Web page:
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The Smoke Clears

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I sat down to write this month’s blog and I realized ash and soot blown in from the Swan Lake Fire across Cook Inlet covered my desk. It’s been that kind of summer here in Alaska where, at times, it felt like the state was literally and figuratively on fire. I don’t know about you, but the societal angst experienced over the last three months regarding the Fiscal Year 2020 budget process has been stressful.

If I had a dollar for every time in the past two months that I’ve been asked some variant of “Are we going back into recession with the upcoming state budget?” I couldn’t fix the budget issues, but I would be a lot closer to a “full PFD”. Let’s get right to the point regarding the FY20 budget and its likely effect on the economy. Bill Popp and AEDC nailed it on the head on July 31st when they announced that AEDC’s 3-Year Outlook Report would state:

“Significant Cuts to the State budget, as they stand now, essentially eliminate any chance of economic recovery and in fact promise to keep the local economy in recession for two to three more years. As we look ahead, while the news is not all bad, source of renew in the economy cannot compensate for the damage being done by Alaska’s ongoing policy-induced recession.”

Kudos to AEDC’s staff and board, and The McDowell Group, for writing such a direct, succinct, and bold statement. As I mentioned last month, between January and May 2019 our economy averaged about 1,500 more jobs per month than 2018; I think the data will in the end show that we popped out of recession.   The early data from this summer reinforce our understanding of that trend- May 2019 had an estimated 900 more jobs than May 2018 while June and July were 1,500 and 1,800 jobs ahead of last year respectively. The best performing sectors May to July year-over-year are construction and oil & gas. Construction, of course, is being juiced by earthquake repair efforts while oil & gas is benefitting from the minor price premium associated that ANS oil is receiving from the market at the moment. AEDC and McDowell asked the question “Is the economy strong enough to withstand hundreds of millions in additional cuts at this moment?” They answered the question with a resounding “no” and there’s not one reputable professional economist in the state that’s come up with substantially different expectation since June veto announcements.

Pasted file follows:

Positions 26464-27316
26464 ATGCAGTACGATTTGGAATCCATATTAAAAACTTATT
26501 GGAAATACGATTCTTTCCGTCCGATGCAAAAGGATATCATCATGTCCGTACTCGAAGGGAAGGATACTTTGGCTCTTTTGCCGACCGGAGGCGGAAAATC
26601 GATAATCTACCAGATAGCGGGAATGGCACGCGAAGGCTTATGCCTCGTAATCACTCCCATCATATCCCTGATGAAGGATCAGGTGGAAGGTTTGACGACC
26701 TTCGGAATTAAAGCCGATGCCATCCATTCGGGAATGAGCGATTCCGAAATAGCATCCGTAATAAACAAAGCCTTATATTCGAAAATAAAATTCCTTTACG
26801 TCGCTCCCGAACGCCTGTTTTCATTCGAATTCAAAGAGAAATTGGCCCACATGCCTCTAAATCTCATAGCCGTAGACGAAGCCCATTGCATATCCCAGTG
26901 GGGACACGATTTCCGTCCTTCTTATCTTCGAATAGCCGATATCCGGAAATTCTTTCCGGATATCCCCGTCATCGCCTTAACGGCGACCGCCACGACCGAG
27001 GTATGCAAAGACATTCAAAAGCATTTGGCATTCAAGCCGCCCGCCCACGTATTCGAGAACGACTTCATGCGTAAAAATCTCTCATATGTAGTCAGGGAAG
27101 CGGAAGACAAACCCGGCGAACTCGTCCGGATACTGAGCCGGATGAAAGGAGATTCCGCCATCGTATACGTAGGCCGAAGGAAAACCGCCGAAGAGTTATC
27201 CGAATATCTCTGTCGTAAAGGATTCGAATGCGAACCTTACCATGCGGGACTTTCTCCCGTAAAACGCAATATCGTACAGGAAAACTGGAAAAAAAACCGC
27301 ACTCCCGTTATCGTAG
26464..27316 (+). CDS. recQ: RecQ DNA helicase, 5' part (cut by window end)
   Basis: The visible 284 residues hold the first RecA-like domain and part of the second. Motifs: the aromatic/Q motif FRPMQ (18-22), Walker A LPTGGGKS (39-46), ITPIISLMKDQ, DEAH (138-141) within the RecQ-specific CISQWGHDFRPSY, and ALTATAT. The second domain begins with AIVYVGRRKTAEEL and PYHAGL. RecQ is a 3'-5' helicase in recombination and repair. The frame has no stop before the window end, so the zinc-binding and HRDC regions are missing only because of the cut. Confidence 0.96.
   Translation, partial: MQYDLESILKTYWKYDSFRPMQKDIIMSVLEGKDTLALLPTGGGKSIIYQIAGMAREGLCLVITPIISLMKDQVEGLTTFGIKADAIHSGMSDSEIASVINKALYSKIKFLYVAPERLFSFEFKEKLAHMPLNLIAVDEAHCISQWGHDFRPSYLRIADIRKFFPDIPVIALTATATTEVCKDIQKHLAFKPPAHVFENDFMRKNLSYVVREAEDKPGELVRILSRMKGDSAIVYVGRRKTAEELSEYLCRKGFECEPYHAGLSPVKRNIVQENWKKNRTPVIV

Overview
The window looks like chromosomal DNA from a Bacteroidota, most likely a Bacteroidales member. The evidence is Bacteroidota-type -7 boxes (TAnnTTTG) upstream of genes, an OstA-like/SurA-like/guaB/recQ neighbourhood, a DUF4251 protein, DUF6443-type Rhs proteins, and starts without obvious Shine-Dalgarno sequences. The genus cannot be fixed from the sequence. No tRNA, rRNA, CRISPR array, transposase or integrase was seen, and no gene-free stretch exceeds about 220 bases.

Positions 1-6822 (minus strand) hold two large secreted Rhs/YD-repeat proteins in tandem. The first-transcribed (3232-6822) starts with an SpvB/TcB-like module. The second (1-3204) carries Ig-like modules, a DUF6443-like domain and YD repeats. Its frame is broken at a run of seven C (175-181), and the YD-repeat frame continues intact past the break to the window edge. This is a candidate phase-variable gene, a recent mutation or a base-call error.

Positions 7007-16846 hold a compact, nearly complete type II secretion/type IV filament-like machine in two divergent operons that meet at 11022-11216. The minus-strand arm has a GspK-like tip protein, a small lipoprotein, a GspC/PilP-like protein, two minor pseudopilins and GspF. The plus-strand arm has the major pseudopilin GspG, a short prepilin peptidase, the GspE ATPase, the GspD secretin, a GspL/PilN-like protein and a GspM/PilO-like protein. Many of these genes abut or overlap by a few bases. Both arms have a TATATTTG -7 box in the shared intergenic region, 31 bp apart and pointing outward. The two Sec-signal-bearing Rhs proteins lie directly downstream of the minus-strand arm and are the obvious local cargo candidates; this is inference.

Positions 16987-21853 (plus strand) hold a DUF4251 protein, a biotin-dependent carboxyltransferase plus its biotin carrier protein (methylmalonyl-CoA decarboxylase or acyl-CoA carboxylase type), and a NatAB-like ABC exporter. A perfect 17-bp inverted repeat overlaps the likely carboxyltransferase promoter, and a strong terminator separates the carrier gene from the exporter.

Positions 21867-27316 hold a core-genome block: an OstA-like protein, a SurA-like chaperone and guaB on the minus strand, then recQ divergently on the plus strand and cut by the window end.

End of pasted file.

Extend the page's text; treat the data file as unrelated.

Okay, that was late July and here it is nearing late August. The Governor and the legislature have gone back and forth. The legislature effectively reversed the Governor’s June vetoes via new budget bills passed in the July special session. Yesterday the Governor made his final decisions regarding those budget bills by largely standing by his vetoes excepting some high-profile programs where he reversed himself. Barring any new legislative action we can finally get “smoke free” picture of the budget. The takeaway- the “final” FY20 budget is going to be MUCH smaller than the FY19 budget. Overall, the state is planning on spending $942.8 million less in FY20 than it did in FY19 including $644 million in all state funds (i.e., UGF, DGF, and other) and just under $300 million less in federal funds. The enacted budget is 10 percent smaller in total than the FY19 budget.  The enacted budget predicts a surplus of nearly $146 million. If you’d like to review the budget, it can be found here.

Short story-We stand at a place where the state will inject nearly $1 billion less into the economy in this fiscal year than it did in last fiscal year.  The state’s economy was worth $54 billion in 2018, so even excluding any multiplier effects, we are looking at a roughly 2 percent cut to the value of that economy.

So, here we are at the same question that we started with at the beginning of the blog- Are we headed back into recession?. Well, we are going to feel the reduction in spending in our employment markets, it is just a question of how much and when. I think the response provided by AEDC and The McDowell Group still holds. In 2016, ISER estimated that every $100M of broad-based state cuts reduces Alaska employment by 980 to 1,260 jobs all things being equal. The simple math would tell you that $940M in cuts equals a large number of lost jobs on paper. In the real world, the timing, distribution, and enaction of those cuts, as well as what else is going on in the economy, will determine what we experience on the ground. However, I think it’s safe to say that barring some significant positive economic event that that budget cuts are above the level the economy can absorb without noticeable negative repercussions.

Jonathan’s Takeaway: Buckle up and expect economic conditions to worsen over the next year as these cuts take hold barring that unknown, and perhaps mythical, “significantly positive event”.   If we head back into recession it will be the first time the state’s history we’ve entered a recession as the result of an internal policy choice and not as the result of external shock (i.e., oil price drop).

Jonathan King is a consulting economist and Certified Professional Coach. His firm, Halcyon Consulting, is dedicated to helping clients reach their goals through accountability, integrity, and personal growth. Jonathan has 22 years of social science consulting experience including 16 years in Alaska. The comments in this blog do not necessarily represent the view of employers and clients past or present and are Jonathan’s alone. Suggested blog topics, constructive feedback, and comments are desired at askjonathan@apcm.net.

 

 

 

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